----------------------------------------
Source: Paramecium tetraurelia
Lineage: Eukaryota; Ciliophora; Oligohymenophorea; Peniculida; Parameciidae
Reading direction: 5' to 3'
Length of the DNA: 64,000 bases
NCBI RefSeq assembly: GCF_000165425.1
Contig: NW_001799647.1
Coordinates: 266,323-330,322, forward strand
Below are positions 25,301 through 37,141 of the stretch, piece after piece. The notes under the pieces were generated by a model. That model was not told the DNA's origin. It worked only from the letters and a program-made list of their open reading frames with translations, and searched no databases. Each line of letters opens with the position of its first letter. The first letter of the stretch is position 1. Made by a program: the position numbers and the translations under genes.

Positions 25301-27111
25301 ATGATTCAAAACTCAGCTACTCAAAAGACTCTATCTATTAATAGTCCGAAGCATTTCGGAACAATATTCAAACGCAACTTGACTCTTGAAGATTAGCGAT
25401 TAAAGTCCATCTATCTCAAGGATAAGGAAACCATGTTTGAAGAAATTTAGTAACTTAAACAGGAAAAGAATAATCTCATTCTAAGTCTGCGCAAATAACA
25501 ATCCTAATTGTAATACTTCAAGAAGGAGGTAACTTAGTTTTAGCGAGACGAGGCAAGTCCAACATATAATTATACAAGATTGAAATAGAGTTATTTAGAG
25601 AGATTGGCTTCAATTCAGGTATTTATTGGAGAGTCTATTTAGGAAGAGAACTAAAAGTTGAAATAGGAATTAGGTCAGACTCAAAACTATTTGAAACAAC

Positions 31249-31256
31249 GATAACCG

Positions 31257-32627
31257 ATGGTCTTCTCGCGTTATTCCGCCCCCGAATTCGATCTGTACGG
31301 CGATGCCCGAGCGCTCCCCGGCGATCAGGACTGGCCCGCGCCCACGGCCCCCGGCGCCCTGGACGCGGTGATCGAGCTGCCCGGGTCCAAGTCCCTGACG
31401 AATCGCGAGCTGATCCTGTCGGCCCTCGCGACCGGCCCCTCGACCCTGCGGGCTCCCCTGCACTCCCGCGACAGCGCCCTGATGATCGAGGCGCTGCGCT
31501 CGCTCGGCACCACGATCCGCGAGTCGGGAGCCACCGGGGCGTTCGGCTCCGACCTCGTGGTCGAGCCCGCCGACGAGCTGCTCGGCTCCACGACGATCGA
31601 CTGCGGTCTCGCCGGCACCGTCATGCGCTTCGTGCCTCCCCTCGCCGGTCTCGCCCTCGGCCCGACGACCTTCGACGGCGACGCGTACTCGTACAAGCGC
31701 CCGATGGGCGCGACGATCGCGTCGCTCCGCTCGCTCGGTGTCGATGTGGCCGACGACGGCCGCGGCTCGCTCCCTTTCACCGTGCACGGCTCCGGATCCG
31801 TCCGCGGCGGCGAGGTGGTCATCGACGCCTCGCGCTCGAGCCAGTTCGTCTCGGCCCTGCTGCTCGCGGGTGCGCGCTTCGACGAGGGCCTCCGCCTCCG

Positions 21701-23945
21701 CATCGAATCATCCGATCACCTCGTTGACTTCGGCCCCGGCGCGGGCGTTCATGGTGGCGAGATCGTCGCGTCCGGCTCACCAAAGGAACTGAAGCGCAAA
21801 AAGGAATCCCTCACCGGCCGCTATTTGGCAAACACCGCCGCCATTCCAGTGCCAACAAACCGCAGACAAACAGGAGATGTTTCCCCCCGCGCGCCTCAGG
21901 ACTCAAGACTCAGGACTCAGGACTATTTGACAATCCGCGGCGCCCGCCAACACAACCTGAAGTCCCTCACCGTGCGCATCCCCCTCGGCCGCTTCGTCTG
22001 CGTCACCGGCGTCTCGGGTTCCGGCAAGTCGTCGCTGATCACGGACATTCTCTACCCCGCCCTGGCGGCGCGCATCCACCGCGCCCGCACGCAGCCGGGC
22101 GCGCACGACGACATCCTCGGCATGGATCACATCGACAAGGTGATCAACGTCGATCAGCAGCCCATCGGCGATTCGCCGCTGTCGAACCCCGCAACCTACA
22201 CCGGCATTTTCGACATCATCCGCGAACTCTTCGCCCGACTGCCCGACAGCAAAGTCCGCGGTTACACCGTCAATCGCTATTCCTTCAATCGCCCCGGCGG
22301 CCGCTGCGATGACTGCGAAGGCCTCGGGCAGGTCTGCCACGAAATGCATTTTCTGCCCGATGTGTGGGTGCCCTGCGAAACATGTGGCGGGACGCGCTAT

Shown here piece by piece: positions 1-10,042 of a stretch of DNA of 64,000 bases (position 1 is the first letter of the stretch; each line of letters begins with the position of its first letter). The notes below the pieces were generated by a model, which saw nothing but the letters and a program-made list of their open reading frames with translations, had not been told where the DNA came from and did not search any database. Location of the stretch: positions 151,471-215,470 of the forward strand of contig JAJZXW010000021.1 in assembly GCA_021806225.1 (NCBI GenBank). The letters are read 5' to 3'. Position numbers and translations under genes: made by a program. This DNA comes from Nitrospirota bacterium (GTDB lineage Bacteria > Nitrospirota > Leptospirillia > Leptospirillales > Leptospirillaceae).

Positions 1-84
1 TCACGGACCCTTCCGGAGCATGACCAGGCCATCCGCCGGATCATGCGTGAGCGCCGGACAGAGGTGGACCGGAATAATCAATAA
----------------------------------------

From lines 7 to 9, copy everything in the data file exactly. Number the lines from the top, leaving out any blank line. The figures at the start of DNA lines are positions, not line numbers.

Coordinates: 266,323-330,322, forward strand
Below are positions 25,301 through 37,141 of the stretch, piece after piece. The notes under the pieces were generated by a model. That model was not told the DNA's origin. It worked only from the letters and a program-made list of their open reading frames with translations, and searched no databases. Each line of letters opens with the position of its first letter. The first letter of the stretch is position 1. Made by a program: the position numbers and the translations under genes.

Positions 25301-27111